Week of January 20 - 24, 2020

Maureen Kelliher, CFA

Maureen Kelliher, CFA

January 29, 2020

Weekly Economic Review

Weekly Macro Updates

Initial Jobless Claims (Jan 18) 214k est., 211k actual, 205k prior
Continuing Claims (Jan 11) 1756k est., 1731k actual, 1768k prior
Chicago Federal Reserve National Activity Index (Dec) 0.13 est., -0.35 actual, 0.41 prior: R-
Kansas City Federal Reserve Manufacturing Activity (Jan) -6 est., -1 actual, -8 prior
Dallas Federal Reserve Manufacturing Activity (Jan) -2.0 est., -0.2 actual, -3.2 prior
Richmond Federal Reserve Manufacturing Activity (Jan) -3 est., 20 actual, -5 prior
FHFA House Price Index MoM (Nov) 0.3% est., 0.2% actual, 0.4% prior: R+
Existing Home Sales MoM (Dec) 1.5% est., 3.6% actual, -1.7% prior
Leading Index (Dec) -0.2% est., -0.3% actual, 0.1% prior: R+
Markit US Manufacturing PMI (Jan P) 52.5 est., 51.7 actual, 52.4 prior
Markit US Services PMI (Jan P) 53.0 est., 53.2 actual, 52.8 prior
Durable Goods Orders (Dec P) 0.3% est., 2.4% actual, -3.1% prior: R-
New Home Sales MoM (Dec) 1.5% est., -0.4% actual, -1.1% prior: R-
Conference Board Consumer Confidence (Jan) 128.0 est., 131.6 actual, 128.2 prior: R+
S&P CoreLogic CS 20-City Pricing YoY (Nov) 2.40% est., 2.55% actual, 2.23% prior
 

 Strong or Improving
 Inconclusive or lacking trend
 Weak or declining
R+ Revised up
R- Revised down

Directional change based on general
long-term tends.

Capital Market Implications

Last week’s news from Asia took a turn for the worst, as the coronavirus continued to spread in spite of the Chinese government’s efforts to contain it.  China will now remain closed beyond the Lunar New Year holiday limiting economic activity and resetting any possible rebound in the global economy.  None of which bodes well for a sustained pick-up in manufacturing here in the US.  This is unfortunate, as regional Federal Reserve manufacturing surveys, although not all positive, had shown improvement in January.  Housing continued to demonstrate strength in December, as low inventory levels, attractive mortgage rates and home price increases fueled housing starts.  Consumer confidence also remained near historic highs last month.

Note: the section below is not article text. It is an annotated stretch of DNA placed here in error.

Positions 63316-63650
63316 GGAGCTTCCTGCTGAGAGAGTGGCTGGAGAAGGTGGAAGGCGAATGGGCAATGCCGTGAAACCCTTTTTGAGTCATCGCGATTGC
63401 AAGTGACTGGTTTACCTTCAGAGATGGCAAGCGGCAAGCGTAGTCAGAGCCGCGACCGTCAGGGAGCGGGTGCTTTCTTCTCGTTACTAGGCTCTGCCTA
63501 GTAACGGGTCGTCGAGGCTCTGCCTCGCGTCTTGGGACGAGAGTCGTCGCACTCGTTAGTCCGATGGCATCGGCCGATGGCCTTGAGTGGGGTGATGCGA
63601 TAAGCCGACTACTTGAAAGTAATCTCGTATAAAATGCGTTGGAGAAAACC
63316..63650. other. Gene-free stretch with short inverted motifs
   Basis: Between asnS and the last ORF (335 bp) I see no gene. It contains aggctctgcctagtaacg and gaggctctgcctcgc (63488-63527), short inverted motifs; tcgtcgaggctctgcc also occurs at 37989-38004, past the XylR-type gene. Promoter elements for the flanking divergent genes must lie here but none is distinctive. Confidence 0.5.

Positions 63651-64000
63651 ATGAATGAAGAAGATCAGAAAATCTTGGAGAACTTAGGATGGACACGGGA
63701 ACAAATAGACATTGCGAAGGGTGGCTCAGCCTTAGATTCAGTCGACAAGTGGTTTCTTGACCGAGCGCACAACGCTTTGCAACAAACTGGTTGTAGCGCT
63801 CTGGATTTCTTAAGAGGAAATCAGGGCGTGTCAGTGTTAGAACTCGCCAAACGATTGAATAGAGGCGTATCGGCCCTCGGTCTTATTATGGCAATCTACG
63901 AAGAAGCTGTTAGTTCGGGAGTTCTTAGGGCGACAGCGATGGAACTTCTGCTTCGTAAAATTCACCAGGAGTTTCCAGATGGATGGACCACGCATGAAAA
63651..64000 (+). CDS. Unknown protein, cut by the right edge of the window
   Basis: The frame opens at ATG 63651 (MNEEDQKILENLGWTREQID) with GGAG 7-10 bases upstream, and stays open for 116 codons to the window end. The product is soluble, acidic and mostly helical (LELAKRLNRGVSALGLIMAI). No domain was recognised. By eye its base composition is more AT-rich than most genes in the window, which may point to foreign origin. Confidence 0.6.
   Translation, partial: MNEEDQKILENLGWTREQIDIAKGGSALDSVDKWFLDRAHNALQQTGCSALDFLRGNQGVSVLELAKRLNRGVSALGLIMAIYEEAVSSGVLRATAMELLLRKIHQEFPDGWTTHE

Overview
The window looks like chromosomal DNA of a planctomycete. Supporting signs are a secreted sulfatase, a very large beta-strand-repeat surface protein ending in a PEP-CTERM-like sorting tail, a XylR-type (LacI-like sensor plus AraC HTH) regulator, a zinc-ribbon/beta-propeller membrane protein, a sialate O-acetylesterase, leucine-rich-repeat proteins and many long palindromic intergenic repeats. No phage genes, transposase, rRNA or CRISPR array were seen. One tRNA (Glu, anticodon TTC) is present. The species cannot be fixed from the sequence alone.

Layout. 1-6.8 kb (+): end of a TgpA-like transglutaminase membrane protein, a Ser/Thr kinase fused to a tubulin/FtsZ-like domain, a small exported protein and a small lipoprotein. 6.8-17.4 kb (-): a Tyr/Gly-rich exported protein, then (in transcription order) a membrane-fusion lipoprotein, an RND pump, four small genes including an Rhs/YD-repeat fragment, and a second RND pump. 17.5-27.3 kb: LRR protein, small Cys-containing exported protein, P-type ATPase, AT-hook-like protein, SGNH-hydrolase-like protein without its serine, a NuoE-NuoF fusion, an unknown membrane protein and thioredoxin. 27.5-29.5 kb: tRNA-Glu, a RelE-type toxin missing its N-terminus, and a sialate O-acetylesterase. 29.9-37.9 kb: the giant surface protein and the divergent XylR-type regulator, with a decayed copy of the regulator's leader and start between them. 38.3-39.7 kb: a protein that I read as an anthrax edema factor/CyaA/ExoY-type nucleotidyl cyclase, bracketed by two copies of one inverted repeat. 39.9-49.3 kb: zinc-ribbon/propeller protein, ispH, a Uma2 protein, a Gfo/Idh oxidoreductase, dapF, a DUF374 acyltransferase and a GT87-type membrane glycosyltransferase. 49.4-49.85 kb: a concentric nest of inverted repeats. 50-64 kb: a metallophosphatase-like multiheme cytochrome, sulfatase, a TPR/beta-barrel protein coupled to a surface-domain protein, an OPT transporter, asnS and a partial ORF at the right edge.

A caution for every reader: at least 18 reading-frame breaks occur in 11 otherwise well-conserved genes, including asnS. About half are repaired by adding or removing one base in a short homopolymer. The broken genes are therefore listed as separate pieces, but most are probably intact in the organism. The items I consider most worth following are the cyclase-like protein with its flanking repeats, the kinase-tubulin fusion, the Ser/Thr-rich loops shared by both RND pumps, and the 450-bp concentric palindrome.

Capital market participants decided to book profits last week, as health reports out of China darkened.  As such, the S&P 500 Index and the Dow Jones Industrial Average, after having reached new highs the week before, both retreated more than -1.0% last week.  The week’s sell-off was broad-based, as only utilities, real estate and technology remained in positive territory by Friday’s close.  The Chinese market was hit the hardest and thus emerging markets were off -2.4% for the week while developed foreign markets fared better, down just -0.6%.  With fears rising, safe haven assets caught a bid and that included US bonds.  For the week overall, the Barclay’s US Aggregate Index gained 0.8%, US corporate bonds surged 1.0% and 10-year municipals bonds rose 0.4%.  High yield bonds were the week’s only losers having declined -0.4%.